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Niederegger Marzipan Classic Review

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If there's one region in the world that nails marzipan, it's Lübeck in northern Germany.

According to Lübeck's tourist board, the link all began when Johann Georg Niederegger established a factory in the city in 1806. He was a dab-hand at the art of converting almonds and sugar into the marzipan we all know and love, supplying kings and czars. Nowadays its appeal (and availability) is much more widely spread.

Thanks to the power of YouTube (and a piece by German public broadcaster, Deutsche Welle), here's an interesting look behind the scenes at the factory:

While I've not been fortunate enough either to make my own pilgrimage to this Hanseatic city or to visit the sacred factory itself, I have, on many occasions, purchased countless bars of Niederegger Marzipan Classic. I can't get enough of it.

But before you start with cries of bias, this particular bar was disappointingly sub-par. So I thought I'd share with you the experience of what happens when exceedingly good marzipan goes bad.


A thin, glossy red paper sleeve wraps entirely around a gold foiled bar. The red wrapper benefits from gold foiled text - which looks classy - together with a graphic of a segment to tease what is hidden beneath.

Niederegger Marzipan Classic bar
Nice looking packaging with gold-foiled text

The packaging doesn't say how many portions Niederegger reckon you could get out of this 100 gram bar, but I'd suggest an optimistic value of six portions of two segments, thanks to its moulding of a dozen rectangles.

The German-made marzipan bar is covered in bittersweet chocolate, with a ratio of 52:48 marzipan to chocolate. Reassuringly, the ingredients lists for both are short and sweet. The marzipan appears to be a blend of almonds, sugars, and a touch of alcohol (albeit in top secret proportions). The chocolate is a mix of cocoa mass and butter, sugar, milk powder, and an emulsifier.

Niederegger Marzipan Classic ingredients:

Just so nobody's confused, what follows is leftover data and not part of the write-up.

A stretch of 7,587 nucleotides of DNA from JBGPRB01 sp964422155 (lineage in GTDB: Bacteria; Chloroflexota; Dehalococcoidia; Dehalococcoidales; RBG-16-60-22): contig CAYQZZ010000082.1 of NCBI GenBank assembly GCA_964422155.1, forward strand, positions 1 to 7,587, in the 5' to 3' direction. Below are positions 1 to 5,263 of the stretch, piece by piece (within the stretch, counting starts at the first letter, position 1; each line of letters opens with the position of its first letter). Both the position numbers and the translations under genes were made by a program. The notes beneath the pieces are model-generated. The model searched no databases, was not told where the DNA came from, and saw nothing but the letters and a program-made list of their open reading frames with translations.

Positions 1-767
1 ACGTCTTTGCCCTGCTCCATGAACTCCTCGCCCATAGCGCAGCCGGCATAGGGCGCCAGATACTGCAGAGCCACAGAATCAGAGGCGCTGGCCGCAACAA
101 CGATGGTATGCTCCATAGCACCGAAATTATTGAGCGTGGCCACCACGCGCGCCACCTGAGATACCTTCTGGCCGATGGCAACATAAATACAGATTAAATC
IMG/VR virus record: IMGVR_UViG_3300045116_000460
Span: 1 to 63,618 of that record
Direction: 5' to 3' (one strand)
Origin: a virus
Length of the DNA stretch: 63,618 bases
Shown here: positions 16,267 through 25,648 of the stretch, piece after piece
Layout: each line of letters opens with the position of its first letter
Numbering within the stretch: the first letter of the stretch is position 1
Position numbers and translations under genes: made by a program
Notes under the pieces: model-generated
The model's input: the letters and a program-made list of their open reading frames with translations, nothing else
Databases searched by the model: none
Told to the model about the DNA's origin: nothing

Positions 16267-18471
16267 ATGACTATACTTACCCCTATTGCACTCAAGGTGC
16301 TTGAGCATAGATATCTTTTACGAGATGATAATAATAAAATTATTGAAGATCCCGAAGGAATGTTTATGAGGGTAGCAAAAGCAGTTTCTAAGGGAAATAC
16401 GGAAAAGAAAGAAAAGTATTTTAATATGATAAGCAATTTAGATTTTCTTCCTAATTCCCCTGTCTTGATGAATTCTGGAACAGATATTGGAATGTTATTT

Bittersweet Chocolate (Cocoa Mass, Sugar, Cocoa Butter, Whole Milk Powder, Emulsifier: Soya Lecithins, Vanilla Extract), Almonds 30%, Sugar, Invert Sugar Syrup, Alcohol. Cocoa Solids: 50% min. in Bittersweet Chocolate

The gold foil is embossed with the Niederegger logo and is folded rather than heat sealed, making it easier to reseal for consumption in little nibbles.

Niederegger Marzipan Classic Review

So far, so good. But this particular bar suffered from degradation, most likely caused by a combination of poor storage somewhere along the supply chain and the fact it was a month away from its best before date.

Niederegger Marzipan Classic foil wrapper
Gold foil seals this chocolate bar

A normally polished surface was replaced with slight blooming to the top of the bar. There was also some minor cosmetic damage to one corner. Familiar sweet-yet-bitter aromas emanated from the bar, dogged by a slight mustiness. The faintest waft of almond fought incredibly hard to be noticed.

At this point, it was clear something was amiss. In my past experiences of the Niederegger Marzipan Classic bar, the chocolate was mirror-like, with the heavenly aroma of almonds and chocolate tempting me to take a bite.

Niederegger Marzipan Classic segments
A closer look at the bloomed chocolate

The snap was delicate, thanks to the generous amount of marzipan - 52% - contained within its bittersweet chocolate shell. Ordinarily, this would help easily portion up the bar, but in this instance, keeping it to savour over several days was not an option I wanted.

Tasting the bar, my suspicions about the bar were confirmed. The normally moist marzipan had dried out, so much that the texture was bone dry and coarsely gritty. The chocolate tried its best to rescue the overall flavour by adding a sweet, slightly bitter, taste together with a flaky texture but it wasn't enough.

Typically, I'd expect the tiny amount of alcohol in the marzipan to add a little trademark zip to the marzipan. After all, it's what sets Niederegger marzipan apart from the rest. But here again, there was disappointment. Just as the flavour of the almonds had faded, so too had the kick. In fact, the musty almond flavour dominated the overall flavour profile, and lingered long into the aftertaste. The chocolate added a slight sweetness to the aftertaste but it had to work incredibly hard to battle the almonds.